Using "person first" language is usually the best way to go. For example, people have a disabling condition, they're not disabled. They have a chronic illness, they're not chronically ill.
Trails are either Accessible or Non-accessible
Categorizing non-accessible trails as "normal trails" creates the impression that mobility considerations, disabling conditions, and access needs are abnormal.
Trail Users With or Without Access Needs
Alternatively you could also say trail users with mobility considerations. Categorizing those without access considerations as "regular" or "normal" trail users implies there is something abnormal about disabling conditions
Terms To Avoid:
Handicap- Often considered a slur by those in the disabilities community. Replace this word with "accessible" e.g. accessible entrance, accessible parking.
Differently-abled, Special Needs, and other similar terms- These can seem patronizing to individuals with disabling conditions.
Impaired- This is outdated and potentially offensive.
Example: visually impaired, replace this with blindness and low vision instead
People are wheelchair users. Don't say people are "in, bound or confined to" a wheelchair. Wheelchairs are pieces of equipment that provide more freedom and independence for the people who use them, they are not confining.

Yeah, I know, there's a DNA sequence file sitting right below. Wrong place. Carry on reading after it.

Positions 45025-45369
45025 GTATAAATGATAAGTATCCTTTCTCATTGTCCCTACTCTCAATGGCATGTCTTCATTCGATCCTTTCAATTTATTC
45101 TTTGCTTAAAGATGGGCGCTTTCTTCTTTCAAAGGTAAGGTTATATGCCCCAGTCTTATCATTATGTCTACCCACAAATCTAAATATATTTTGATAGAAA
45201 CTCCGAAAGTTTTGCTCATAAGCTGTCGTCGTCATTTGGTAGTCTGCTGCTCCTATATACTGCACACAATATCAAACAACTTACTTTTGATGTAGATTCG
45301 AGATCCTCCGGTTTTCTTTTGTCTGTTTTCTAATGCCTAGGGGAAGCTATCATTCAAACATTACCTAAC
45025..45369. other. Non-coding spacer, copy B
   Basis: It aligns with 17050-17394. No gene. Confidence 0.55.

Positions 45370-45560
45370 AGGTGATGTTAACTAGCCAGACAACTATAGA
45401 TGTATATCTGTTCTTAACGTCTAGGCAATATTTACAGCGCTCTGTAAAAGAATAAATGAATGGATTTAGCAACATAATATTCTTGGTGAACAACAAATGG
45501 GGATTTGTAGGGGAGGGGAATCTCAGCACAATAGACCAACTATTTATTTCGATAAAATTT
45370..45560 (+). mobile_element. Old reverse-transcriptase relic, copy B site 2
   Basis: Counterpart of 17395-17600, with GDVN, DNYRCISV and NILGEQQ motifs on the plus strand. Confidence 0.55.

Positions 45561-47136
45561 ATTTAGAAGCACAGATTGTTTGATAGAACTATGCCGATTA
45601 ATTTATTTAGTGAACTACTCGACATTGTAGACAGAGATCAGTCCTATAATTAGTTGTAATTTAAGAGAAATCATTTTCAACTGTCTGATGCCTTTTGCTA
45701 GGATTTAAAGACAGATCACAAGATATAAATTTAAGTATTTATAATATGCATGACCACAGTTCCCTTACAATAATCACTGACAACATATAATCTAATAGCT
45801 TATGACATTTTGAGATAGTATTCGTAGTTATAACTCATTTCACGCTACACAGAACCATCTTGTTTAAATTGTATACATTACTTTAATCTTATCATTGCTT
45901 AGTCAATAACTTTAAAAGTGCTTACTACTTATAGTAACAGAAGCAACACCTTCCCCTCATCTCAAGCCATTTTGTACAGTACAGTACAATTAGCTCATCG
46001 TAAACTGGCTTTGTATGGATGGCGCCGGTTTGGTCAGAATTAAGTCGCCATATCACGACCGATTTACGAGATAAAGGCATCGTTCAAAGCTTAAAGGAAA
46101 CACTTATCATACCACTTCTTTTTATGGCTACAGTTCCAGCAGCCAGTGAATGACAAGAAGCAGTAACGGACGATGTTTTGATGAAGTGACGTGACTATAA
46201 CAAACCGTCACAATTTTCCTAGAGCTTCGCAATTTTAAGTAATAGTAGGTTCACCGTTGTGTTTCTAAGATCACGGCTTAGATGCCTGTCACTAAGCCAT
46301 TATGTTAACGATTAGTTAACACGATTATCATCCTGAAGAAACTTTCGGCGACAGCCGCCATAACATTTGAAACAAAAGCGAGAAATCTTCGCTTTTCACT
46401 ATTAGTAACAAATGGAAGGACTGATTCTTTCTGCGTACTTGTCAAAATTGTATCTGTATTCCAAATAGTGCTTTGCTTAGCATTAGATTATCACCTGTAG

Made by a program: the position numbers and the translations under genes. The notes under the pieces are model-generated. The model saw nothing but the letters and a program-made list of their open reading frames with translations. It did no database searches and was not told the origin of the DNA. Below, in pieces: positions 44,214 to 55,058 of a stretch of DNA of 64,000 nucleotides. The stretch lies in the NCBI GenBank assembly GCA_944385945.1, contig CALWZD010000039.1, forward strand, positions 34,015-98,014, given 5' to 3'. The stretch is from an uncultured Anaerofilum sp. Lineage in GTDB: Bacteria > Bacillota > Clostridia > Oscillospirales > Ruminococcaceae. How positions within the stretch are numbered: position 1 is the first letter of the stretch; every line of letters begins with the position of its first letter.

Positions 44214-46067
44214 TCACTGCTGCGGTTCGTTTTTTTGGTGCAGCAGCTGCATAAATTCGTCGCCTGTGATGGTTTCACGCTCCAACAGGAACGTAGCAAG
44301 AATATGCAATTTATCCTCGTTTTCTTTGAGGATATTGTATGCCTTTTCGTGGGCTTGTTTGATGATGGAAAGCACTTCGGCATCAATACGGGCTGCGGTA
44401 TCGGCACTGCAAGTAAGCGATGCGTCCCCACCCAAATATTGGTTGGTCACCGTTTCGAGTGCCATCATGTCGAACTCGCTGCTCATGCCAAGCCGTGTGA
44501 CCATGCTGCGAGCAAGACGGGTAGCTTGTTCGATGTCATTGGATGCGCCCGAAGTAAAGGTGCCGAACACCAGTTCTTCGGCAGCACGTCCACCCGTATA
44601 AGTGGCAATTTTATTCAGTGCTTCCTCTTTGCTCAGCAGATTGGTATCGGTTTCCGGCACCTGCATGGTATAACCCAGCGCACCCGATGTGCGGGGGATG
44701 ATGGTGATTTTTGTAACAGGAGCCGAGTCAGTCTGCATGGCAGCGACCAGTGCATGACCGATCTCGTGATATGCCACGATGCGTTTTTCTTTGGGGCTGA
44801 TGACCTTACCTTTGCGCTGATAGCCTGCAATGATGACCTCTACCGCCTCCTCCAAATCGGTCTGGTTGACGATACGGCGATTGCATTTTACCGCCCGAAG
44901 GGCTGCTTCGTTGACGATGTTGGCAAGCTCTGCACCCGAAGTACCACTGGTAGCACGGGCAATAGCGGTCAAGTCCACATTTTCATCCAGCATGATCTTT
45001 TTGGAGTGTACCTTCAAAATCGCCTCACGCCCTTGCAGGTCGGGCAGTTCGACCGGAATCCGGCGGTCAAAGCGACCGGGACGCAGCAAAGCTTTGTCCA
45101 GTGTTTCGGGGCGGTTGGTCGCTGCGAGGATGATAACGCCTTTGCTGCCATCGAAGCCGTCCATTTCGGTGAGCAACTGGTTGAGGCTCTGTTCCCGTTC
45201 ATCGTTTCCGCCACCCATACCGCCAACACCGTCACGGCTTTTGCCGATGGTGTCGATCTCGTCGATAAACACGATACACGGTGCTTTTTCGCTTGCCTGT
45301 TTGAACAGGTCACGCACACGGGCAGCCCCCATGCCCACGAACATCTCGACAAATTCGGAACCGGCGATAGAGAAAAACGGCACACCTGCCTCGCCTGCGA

Wheelchairs are either: Manual (human-powered) or Power (motor-powered). Don't call power chairs "electric". There is an obvious negative connotation with the term electric chair.
More Inclusivity Tips
Don't assume someone's ability based on their equipment. For example some people who use a wheelchair have the use of their legs, others don't.
Don't assume someone's ability based on how they look. Invisible disabilities (like heart, lung or neurodivergent conditions) often don't have outward signs.
When speaking to a person with a disabling condition, speak directly to them, not to their companion.
Don't assume someone with a disabling condition needs assistance.
It's ok to ask/offer assistance, but be sure to respect the person's response.
A piece of mobility equipment should be considered to be part of someone's body. Never touch mobility devices if it wouldn't be appropriate to touch that person's body. If giving assistance requires you to touch someone's mobility device, ask first to be sure it's ok.
People's needs can vary depending on their condition and the situation. You may see people use equipment one day that they don't need the next. You may see people use equipment and then put that equipment aside. There are many reasons for this, which you may not understand, it's best to not assume they are "faking" or "don't really need" their device. If a piece of equipment is put aside, it could be less about the person's need and more about the space not being as accessible as it should be. Mobility equipment that's been put aside should still be treated as a part of that person, it's best not to touch or move it.